"In These Times" Features Mark Nowak's Coal Mountain Elementary
Photo by Ian Teh who collaborated with Mark on CME
In the June issue of In These Times, contributing editor Kari Lyderson provides a compelling analysis of Mark's new book, Coal Mountain Elementary (Coffee House Press, 2009). The following is an excerpt from Lyderson's article.
Coal Mountain Elementary is an artful, stark and slightly surreal weave of several narratives that portray the human toll of coal mining on families and communities and the way the industry is embedded in our global society, in part through highly strategic efforts like the American Coal Foundation’s curriculum.
The book is a collage of excerpts from the curriculum, testimony from the Sago disaster, news reports of mining disasters in China, and desolate yet eerily beautiful photos of Sago and of Chinese miners and mines. (The breathtaking Chinese photos are by photojournalist Ian Teh.)
The stranger-than-fiction curriculum prods students to write inspiring stories about mining company towns and teaches how to make “coal flowers”—lumps of coal adorned with paper and fabric held together by congealing ammonia, salt and “laundry bluing,” which the curriculum helpfully advises can be purchased through women’s magazines.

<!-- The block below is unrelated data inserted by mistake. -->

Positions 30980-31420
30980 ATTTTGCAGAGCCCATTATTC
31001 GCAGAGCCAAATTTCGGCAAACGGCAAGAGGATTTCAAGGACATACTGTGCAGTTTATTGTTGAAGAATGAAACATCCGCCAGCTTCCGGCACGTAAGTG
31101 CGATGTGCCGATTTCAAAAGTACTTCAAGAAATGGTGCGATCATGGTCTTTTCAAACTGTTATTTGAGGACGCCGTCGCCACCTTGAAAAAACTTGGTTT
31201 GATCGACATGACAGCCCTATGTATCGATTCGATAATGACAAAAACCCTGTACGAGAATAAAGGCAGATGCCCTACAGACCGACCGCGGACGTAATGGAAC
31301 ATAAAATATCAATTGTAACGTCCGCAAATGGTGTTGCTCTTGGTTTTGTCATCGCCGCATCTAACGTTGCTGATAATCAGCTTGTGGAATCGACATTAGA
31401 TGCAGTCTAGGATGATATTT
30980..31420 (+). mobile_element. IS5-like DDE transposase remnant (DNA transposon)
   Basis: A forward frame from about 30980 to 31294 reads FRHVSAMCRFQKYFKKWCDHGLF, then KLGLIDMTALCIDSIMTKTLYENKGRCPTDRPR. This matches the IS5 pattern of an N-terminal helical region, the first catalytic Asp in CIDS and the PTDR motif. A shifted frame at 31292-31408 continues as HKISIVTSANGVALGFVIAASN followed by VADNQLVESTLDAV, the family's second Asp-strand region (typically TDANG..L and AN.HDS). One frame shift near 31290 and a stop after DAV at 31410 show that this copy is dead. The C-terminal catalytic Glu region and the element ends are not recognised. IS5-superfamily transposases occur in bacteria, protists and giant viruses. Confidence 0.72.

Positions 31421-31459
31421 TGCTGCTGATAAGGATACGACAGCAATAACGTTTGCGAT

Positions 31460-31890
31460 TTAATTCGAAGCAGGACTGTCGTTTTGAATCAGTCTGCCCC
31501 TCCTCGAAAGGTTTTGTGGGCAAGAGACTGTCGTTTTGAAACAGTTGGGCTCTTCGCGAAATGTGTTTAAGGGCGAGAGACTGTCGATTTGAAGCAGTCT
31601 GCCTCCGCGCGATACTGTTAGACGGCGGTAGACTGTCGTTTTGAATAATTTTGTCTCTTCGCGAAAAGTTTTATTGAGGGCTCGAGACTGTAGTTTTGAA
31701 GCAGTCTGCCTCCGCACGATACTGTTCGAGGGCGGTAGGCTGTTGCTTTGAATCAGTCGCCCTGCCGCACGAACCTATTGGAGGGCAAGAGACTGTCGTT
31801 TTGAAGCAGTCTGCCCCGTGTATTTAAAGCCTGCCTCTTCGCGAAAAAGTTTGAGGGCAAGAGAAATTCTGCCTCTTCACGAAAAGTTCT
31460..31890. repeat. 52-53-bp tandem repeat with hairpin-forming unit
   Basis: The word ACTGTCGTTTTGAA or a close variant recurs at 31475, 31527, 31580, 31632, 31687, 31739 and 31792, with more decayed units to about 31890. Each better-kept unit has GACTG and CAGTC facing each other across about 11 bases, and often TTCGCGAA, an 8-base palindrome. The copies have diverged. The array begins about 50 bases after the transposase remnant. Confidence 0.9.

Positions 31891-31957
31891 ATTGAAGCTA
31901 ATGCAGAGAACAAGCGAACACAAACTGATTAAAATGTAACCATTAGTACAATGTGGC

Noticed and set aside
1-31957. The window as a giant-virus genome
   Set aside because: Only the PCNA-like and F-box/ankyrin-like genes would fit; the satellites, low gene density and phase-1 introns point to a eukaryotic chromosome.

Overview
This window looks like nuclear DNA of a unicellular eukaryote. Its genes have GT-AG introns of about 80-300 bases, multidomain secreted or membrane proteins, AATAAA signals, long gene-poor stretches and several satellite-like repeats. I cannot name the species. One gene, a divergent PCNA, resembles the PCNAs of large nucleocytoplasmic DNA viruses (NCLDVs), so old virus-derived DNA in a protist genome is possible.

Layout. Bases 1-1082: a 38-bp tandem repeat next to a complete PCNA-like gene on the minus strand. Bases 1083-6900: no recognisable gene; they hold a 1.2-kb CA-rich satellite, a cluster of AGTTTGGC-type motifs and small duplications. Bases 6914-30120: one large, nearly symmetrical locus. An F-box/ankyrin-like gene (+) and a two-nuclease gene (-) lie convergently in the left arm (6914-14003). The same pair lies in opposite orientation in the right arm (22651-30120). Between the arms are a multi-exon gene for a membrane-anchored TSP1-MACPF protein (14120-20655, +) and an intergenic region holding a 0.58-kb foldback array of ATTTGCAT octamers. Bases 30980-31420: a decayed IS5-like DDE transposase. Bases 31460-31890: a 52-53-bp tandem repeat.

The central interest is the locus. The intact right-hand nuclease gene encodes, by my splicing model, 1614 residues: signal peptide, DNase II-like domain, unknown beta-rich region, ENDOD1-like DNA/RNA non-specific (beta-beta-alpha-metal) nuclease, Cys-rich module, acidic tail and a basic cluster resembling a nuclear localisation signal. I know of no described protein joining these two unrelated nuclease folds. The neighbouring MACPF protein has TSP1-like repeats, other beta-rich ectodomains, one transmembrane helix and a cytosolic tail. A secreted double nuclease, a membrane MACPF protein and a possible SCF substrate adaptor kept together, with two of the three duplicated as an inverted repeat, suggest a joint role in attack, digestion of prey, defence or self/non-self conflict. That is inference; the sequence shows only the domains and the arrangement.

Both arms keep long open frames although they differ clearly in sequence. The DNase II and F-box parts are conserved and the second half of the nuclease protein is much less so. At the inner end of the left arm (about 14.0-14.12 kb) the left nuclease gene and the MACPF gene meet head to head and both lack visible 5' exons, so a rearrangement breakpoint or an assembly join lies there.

Nowak sees the book as his contribution to the growing debate over—and opposition to—coal’s role as a primary global energy source. Without preaching or delving into the environmental effects that are documented elsewhere, Coal Mountain Elementary shows the inherent danger and violence of the industry, and it quietly celebrates the strength and resilience of miners and their families.